So yeah, it’s been cool taking on the singing. I’ve never considered myself a singer, really. I kinda only did it in the first place as a necessity. Back many, many years ago, I wanted to started a band but there were just no singers out there I genuinely could get on board with, so I was just like ‘fuck it, I’ll try it and see what happens.’ It was terrible for a number of years until I started to ease into it. Now it’s gotten to the point where I’m pretty confident. That may or may not change when we have to start playing shows again. I haven’t done it in a live setting for a year and a half [laughs]. But I’m comfortable in the studio, I always have been. I think a lot of people don’t realise that I did a lot of the lead vocals, even on Chrome Neon Jesus and Counting Flies, a lot of that is me. People can’t differentiate between me and Cam, which is really, really strange to me. But listening back, from a more objective viewpoint, I get it. We have a similar tone. So yeah, it’s been different but in a good way.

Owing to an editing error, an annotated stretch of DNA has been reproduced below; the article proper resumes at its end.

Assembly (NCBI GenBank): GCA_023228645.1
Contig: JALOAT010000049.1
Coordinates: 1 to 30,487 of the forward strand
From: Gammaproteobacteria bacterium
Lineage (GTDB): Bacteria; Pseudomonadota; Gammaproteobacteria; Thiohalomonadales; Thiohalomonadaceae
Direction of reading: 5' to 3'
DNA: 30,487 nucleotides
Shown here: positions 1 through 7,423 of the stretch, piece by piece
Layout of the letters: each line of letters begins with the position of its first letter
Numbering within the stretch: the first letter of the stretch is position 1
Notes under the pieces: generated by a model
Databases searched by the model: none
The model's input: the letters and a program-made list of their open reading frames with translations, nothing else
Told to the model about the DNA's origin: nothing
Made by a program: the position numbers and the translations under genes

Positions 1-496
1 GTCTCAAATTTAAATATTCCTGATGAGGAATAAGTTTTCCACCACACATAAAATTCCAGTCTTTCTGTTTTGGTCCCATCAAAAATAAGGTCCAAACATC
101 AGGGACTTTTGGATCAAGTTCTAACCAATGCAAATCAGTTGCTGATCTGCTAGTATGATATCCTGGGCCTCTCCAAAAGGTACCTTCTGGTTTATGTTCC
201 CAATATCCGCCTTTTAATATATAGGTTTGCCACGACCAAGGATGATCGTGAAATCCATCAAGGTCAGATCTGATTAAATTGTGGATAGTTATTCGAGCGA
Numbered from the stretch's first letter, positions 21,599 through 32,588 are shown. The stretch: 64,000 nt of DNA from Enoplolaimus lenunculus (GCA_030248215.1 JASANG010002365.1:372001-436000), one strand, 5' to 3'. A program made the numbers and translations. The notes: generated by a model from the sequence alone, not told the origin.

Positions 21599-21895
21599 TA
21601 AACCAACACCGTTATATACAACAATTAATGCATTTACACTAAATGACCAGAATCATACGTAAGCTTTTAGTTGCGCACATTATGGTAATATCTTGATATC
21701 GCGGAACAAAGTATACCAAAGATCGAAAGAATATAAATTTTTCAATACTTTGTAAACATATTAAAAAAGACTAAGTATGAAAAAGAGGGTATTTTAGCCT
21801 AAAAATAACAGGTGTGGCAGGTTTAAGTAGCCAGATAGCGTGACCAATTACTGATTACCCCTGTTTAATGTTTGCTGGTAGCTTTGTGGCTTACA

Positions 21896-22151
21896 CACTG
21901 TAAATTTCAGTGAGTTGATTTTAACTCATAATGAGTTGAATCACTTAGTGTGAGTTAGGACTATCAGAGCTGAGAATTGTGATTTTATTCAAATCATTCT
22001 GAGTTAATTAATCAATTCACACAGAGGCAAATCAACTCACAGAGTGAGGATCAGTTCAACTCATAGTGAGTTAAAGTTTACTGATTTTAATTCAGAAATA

The album covers a lot of ground musically, there’s some on the poppier side and some which are heavier. Do you think that variation comes from other people contributing or is that just the way you tend to write? We went in with that goal. To create some harder, faster, poppier stuff. Some of that we accomplished ourselves, but with others we wanted to see what a pop song-writer could contribute. So it was definitely a mix of our own aspirations. We wanted to take some of these heavier elements, but keep the shoegaze-y guitars and the fuzz. We wanted to take the grunge style drumming, and just keep doing what we do, but inject some bigger melodies, and also see if we could push ourselves in terms of tempo and things like that. We didn’t really push ourselves before that to see if we could create something up tempo, or something which could go to radio – not that we necessarily give a fuck about that. But it’s just where our heads were at. We wanted to see if we could do that, without sacrificing sound or musical integrity in any way.
There are definitely a couple of big radio-sounding songs. I hope so! [Laughs] It’ll be interesting to see where radio lands after all this. We’re just trying to reach as many people as we can and still make ourselves happy.